Sponsored content by AXA Luxembourg • Insights •Insurance• 07.03.2017
It’s the stuff that dreams are made on. So when you hear the word “Art”, what pop into your head? Rare? Unique?... Insurance?! You may not have previously had your insurer in mind, and that’s something that could have proved costly.
"If you could say it in words, there would be no reason to paint." E. Hopper
When you think of Art with a capital A, Picasso, Giacometti, Manet, Modigliani, Warhol, Koons, Wool and Fanzhi--they all often spring to mind. Whether you’re an amateur or an aficionado, Art won’t leave you feeling indifferent. Love it or hate it, it’ll always grab your attention. It may sometimes seem inaccessible but it always has the ability to move or shock.
But let’s go back to basics: what do we really mean by Art? With such a wide range of disciplines from painting and drawing to design, ceramics and sculpture--and not forgetting collector’s fields like books, vehicles and decorative objects--can there really be a one-size-fits-all definition of Art? Art is about human activity, creating objects or specific staging; it has the power to inspire and uplift, transcend emotions and stimulate our intellect.
Although the market may appear to have become “glamourised”, as it’s often perceived that with purchasing power comes a step on the social ladder, art still remains for all. It’s a powerful medium of communication. When buying art, it’s like buying the genius of the artist. The term “art market” truly entered the public’s imagination in the 80s, and with it came the idea of art as a commodity. Auction houses like Christie’s, Artcurial, and Drouot started to look like the Cannes Festival, with their renowned electric atmospheres attracting women who looked like they’d just stepped off the red carpet, men in dinner suits, a master of ceremonies for an auctioneer and not to mention the (not always justified) sky-high prices. Today, art sales worldwide are worth more than 60 billion dollars, with an average sale price of 8,000 dollars (source: TEFAF Art Market Report 2015).
There are several specialist art fairs, such as the TEFAF (The European Fine Art Fair), which are major events in the art world calendar. Considered one of the world’s largest fairs, it showcases more than 250 galleries with 70,000 visitors over 10 days. And it may also come as a surprise, but there exists a special insurance branch entirely dedicated to art. AXA Art is the world’s leading insurer of art and collector’s items. With a presence in both North and South America, as well as Europe and Asia, AXA Art insures more than one billion* in capital worldwide (*source: AXA Art November 2016). And AXA Art will be at this years’ TEFAF from 10th to 19th March in Maastricht, at stand 800.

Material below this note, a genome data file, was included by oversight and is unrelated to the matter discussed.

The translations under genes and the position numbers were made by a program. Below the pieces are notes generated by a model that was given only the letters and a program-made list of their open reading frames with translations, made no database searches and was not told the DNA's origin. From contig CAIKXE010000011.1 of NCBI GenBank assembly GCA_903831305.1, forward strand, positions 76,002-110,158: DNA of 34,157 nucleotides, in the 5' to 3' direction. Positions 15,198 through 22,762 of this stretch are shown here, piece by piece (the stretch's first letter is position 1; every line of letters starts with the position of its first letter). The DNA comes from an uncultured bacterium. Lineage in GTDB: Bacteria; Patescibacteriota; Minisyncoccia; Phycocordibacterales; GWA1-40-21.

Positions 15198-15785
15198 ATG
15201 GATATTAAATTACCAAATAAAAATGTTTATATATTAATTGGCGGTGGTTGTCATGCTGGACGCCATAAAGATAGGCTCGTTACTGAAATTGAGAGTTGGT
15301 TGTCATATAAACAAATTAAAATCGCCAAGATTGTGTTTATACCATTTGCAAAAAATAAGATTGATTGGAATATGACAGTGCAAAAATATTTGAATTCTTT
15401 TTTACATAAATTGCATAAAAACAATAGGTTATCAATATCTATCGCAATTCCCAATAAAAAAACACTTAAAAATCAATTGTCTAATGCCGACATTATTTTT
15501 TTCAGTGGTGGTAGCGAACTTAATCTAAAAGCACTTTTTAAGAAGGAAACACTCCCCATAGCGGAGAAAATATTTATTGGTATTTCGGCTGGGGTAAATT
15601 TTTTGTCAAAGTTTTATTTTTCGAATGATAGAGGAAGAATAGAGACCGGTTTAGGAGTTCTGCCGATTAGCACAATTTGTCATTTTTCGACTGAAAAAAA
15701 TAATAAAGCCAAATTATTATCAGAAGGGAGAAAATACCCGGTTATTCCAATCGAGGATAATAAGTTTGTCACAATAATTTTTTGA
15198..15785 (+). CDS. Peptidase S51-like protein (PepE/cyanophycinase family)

With more than 50 years of experience, AXA Art is the only insurance company that has art experts and historians on hand, accounting for a personal service covering all aspects--from transport and specialist packing, to presentation, restorations and regular valuations. “Everybody knows that an art collection is priceless. It’s not just about commercial value, it’s the story behind a piece and the emotions we attach to something that gives it it’s worth,” explains Kai Kuklinski, CEO of the AXA Art group. “We care deeply about protecting the things our clients are passionate about – be it jewellery, real estate, vintage cars, fine wines or any other collection of personal value. We take the time to analyse each clients’ situation, understanding their expectations, so that we can make a personalised offer.”
And it’s not just the private market who is looking to insure. A third of clients also comes from the professional world like galleries, antiquarians, auction houses, restorers, and also public and private institutions, and private collections.